Street Dog

Street Dog

By my highly unscientific survey of ears and testicles, it appears that compliance remains spotty five years after the “neuter and vaccinate” program replaced the government’s failed “catch and incarcerate” policy. Even now, animal rights organizations report that the municipal authorities periodically cull the stray dog population by covertly putting out strychnine-laced meat that the dogs consume, bringing on a slow and painful death. Mass dog graves have been found in rural areas outside of town, and tens of thousands of dogs have been rounded up and gradually starved to death in prison-like “shelters.” Research has shown that selectively reducing the population by either means (poison or round-up) actually has the opposite effect, because the remaining strays fare better with less competition for food and shelter. Not unreasonably, many Turks consider the stray dogs a scourge and a public health and safety hazard, so their mistreatment and abuse in shelters does not elicit a public outcry the way it would in other parts of the world.

This dog was chained in a park. At least he had a bucket of water.

This dog was chained in a park. At least he had a bucket of water.

Many of the dogs I saw resembled canine zombies, too dispirited to wag their tails, let alone romp with each other or to approach passersby, not even to beg for food (though scraps hardly went begging in the heavily touristed areas we visited). I didn’t feel threatened by any of the dogs individually, but passing a pack of six cruising down a side street gave me momentary pause. By and large, the dogs steer clear of people and vice versa. I consider myself a dog lover, yet I hesitated to approach any of them – they were filthy and their body language did not invite unsolicited attention or affection. In their aloofness, the strays reminded me more of cats than dogs.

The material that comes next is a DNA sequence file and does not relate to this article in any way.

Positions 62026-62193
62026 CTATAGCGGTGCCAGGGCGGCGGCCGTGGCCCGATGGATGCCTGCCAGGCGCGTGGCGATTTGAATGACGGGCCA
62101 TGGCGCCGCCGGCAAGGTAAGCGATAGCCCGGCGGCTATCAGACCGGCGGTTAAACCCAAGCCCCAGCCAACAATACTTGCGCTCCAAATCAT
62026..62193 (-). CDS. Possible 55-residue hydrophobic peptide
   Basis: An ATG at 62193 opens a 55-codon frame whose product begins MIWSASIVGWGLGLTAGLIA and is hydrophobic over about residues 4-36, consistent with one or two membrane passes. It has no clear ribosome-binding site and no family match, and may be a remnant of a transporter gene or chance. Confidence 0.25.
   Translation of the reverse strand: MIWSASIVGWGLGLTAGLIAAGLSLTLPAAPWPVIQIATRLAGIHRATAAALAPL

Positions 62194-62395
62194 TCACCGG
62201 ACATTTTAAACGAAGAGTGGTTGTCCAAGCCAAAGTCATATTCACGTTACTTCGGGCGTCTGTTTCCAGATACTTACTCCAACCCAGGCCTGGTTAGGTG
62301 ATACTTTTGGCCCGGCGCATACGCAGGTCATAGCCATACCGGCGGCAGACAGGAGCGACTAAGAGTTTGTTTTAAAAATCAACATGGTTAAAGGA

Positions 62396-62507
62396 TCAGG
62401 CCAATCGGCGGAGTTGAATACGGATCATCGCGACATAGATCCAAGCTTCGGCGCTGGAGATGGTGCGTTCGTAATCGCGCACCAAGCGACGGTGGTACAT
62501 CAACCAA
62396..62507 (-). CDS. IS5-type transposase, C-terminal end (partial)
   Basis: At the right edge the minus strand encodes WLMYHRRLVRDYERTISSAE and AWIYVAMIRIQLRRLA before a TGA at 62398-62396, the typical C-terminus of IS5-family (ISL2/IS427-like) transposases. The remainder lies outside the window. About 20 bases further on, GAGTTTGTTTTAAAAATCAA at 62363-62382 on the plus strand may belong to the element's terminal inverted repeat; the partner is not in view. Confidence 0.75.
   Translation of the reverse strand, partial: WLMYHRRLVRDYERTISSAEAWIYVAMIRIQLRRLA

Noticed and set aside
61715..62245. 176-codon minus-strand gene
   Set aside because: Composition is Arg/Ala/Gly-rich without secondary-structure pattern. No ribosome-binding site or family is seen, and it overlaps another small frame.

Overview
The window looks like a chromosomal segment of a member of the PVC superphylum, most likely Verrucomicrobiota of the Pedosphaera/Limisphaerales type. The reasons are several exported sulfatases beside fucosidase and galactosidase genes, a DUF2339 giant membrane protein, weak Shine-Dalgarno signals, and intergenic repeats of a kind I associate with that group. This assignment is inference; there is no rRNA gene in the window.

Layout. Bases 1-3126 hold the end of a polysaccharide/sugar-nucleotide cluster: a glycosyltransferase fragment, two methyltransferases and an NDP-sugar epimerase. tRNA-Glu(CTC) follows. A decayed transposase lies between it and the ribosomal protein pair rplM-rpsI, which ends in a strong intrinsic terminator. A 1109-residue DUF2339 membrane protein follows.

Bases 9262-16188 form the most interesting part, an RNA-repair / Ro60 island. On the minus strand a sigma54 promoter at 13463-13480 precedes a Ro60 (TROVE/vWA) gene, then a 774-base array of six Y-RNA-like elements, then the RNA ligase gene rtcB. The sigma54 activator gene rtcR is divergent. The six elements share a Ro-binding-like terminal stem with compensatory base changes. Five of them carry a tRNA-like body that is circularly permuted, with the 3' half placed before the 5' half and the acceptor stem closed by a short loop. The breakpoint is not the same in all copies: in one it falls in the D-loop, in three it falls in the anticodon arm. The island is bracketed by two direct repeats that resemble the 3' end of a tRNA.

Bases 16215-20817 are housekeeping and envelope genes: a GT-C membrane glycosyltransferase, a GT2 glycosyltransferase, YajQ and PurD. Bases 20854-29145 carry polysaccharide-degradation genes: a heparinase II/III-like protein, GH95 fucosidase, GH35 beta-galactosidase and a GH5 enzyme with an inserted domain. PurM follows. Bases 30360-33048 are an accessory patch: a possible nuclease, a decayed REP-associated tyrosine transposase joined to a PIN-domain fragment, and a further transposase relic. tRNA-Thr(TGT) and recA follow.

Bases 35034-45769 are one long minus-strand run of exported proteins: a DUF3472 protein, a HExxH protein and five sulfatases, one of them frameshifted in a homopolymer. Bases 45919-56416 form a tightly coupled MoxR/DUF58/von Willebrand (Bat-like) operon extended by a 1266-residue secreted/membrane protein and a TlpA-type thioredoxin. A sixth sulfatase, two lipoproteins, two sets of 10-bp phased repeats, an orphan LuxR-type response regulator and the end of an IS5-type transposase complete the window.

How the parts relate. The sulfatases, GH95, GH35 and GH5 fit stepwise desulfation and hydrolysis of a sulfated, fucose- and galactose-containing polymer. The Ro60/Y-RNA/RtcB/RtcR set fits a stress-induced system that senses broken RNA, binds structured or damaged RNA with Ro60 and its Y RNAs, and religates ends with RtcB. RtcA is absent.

Hagia Sophia Cat

Hagia Sophia Cat

While many Turkish people seem to genuinely like or at least to tolerate cats, the same doesn’t appear true for dogs. Some Muslims interpret the Koran to classify dogs as unclean, but at the Hagia Sophia a cat went unchallenged sitting right under the mimber (pulpit); I sensed this cat might be on retainer from the way he seemed to be striking a pose, cannily aware of his cute factor in photos. Cats help keep the rodent population down, whereas stray dogs provide no obvious benefit to humans. The stray dogs are predominantly large and shaggy mixed breeds; a 60-pound dog requires far more food and space than a cat, and their mangy looks don’t inspire tourists to cluck and coo the way cats do. And, it must be said, dogs poop on the sidewalks and grass, whereas cats are more discreet.

Window dressing with a basket of kittens.

Window dressing with a basket of kittens.

In the front window of the carpet store down the road from my hotel, the merchant proudly displayed a basket containing a mother cat nursing five kittens. The hotel owner later informed me, with a raised brow, that the carpet seller makes sure his cat produces at least two litters a year, knowing that a basket of kittens is cat nip for foreign shoppers.